As a side note, if you are using normal maps computed within Maya (with the Transfer Maps Tool) and want to render with the mental ray renderer within Maya, than make sure to check that in the Render Settings dialog -> mental ray tab->Translation->Performance. You have to have checked the Maya Derivatives (like in the image below - note that this option is off by default). This way, you will use Maya’s derivatives calculation for bump mapping, thereby providing compatibility with Maya for mental ray. Also note that this option is only available when Export Polygon Derivatives is turned on.
The second approach for modeling: high poly/low poly/UVs /textures will give you the freedom to start sculpting and adding details from the beginning and you will be free of the problem stated above as well. However, when modeling the high version you first have to keep in mind that this will be used to bake normals for a low poly cage and model it accordingly. You will have to estimate what details are worth adding and that it will be used properly when computing the normal map for the low poly version. For instance, if I have the high poly below:
...I could use a single quad plane for the low poly but the result won't represent the high version very well. When viewed from above they seem to look identical...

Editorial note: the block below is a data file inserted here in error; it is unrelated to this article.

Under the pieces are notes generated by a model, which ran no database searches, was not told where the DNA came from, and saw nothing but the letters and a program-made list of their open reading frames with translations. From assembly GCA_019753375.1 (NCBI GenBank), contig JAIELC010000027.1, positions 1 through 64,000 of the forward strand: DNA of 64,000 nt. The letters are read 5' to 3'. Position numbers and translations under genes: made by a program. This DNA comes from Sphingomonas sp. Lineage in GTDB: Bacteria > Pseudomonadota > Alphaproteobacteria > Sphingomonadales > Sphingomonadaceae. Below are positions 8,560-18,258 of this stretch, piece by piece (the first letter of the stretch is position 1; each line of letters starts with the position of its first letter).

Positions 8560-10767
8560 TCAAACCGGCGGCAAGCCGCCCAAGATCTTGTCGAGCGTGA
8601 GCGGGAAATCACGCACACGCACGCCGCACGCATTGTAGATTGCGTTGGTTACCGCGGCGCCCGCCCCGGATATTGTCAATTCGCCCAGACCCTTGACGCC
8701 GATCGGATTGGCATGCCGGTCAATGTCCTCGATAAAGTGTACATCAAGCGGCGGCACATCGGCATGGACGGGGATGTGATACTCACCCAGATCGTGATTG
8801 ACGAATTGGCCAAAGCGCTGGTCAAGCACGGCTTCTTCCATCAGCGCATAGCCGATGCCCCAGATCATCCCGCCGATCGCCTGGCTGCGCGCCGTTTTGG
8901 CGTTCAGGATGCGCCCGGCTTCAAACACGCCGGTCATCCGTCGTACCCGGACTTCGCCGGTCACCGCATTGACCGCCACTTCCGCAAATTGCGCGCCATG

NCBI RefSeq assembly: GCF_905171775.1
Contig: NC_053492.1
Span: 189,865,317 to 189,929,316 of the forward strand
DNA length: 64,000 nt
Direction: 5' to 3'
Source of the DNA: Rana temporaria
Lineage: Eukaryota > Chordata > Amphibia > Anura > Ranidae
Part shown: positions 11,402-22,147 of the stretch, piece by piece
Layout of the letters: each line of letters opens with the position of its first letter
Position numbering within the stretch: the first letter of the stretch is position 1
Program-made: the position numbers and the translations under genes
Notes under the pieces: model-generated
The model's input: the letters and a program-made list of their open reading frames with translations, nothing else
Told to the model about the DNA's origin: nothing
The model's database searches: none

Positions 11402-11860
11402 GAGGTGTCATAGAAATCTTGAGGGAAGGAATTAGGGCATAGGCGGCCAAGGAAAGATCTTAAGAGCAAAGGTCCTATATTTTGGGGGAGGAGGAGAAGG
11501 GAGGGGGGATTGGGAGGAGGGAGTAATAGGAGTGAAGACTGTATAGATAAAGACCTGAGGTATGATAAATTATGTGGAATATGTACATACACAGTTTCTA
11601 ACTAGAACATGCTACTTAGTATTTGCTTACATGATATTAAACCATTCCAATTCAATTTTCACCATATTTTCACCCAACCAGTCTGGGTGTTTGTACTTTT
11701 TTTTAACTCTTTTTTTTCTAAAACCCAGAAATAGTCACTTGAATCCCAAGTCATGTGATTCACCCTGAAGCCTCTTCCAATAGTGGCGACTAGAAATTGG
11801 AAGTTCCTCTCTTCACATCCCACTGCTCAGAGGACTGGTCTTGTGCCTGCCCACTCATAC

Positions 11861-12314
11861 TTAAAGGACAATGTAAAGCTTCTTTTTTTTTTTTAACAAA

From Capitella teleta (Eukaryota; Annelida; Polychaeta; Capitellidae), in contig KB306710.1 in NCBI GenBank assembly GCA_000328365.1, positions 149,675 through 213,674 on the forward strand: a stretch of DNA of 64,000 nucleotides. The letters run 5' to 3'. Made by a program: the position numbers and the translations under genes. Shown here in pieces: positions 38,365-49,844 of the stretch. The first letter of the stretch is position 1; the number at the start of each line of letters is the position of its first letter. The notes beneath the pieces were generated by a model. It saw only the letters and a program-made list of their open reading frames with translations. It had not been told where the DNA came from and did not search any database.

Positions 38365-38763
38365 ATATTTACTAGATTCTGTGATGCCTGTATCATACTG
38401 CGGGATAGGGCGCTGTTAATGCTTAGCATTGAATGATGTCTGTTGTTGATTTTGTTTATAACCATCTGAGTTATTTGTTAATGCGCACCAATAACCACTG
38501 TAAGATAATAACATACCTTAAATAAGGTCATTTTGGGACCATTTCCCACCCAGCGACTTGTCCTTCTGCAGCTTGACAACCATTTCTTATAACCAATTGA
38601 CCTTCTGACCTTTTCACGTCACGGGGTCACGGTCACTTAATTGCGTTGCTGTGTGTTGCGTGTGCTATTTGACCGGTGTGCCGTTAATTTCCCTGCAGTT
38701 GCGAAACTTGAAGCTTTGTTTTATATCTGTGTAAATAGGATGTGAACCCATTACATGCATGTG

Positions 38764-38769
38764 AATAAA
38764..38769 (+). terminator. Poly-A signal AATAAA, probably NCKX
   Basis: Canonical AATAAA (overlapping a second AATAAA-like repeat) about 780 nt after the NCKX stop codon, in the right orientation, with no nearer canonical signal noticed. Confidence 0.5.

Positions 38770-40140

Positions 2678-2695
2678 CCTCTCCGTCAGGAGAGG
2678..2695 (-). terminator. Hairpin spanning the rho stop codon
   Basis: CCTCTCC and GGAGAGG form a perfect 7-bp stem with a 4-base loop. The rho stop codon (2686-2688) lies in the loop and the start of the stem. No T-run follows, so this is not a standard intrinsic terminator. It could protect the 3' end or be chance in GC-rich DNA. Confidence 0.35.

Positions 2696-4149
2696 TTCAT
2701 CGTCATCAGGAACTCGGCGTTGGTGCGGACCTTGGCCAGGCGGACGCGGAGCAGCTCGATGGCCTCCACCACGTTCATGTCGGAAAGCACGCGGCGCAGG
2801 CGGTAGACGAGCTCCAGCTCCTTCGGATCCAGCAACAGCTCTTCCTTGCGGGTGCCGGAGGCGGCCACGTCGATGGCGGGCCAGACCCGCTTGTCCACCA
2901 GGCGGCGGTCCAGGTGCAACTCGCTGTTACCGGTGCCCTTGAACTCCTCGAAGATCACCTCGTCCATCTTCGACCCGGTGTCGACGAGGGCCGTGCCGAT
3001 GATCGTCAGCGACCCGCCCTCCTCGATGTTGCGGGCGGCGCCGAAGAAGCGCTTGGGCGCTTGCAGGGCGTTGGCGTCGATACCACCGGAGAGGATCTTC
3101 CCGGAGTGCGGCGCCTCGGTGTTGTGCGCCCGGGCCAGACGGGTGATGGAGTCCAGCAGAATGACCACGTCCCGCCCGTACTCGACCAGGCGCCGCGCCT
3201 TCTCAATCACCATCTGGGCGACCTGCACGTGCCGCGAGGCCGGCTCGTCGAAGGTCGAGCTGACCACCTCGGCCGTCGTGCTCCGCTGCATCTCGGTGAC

But when viewed at a slanted angle, you'll notice that the single quad plane does poorly in reproducing the high details.
A better approach is to spend a couple more polygons to make the low poly more likely match the high version.
Then the low poly with normal map will look better when viewed at slanted angles. (of course, depending on the polygon budget you could add more geometry to improve the current rugged look)
Also, you have to avoid modeling complicated shape details that will be hard to enclose within a low poly cage later on because they will "eat" too many polygons in an attempt to be displayed properly. Though you might be tempted to go crazy and add lots of detail as shown below.
The high rez model might look nice but when building the low version on top of the high one, you will always have to stay within a polygon budget (5-10k triangles or whatever) and if you did not plan high poly details in advance you might face the situation where you will need more polygons than allotted to better match the already high model, and you will have to go back and change the high version. But with some practice you will know what details are worth incorporating in the high version and what details to drop because they will be hard to reproduce.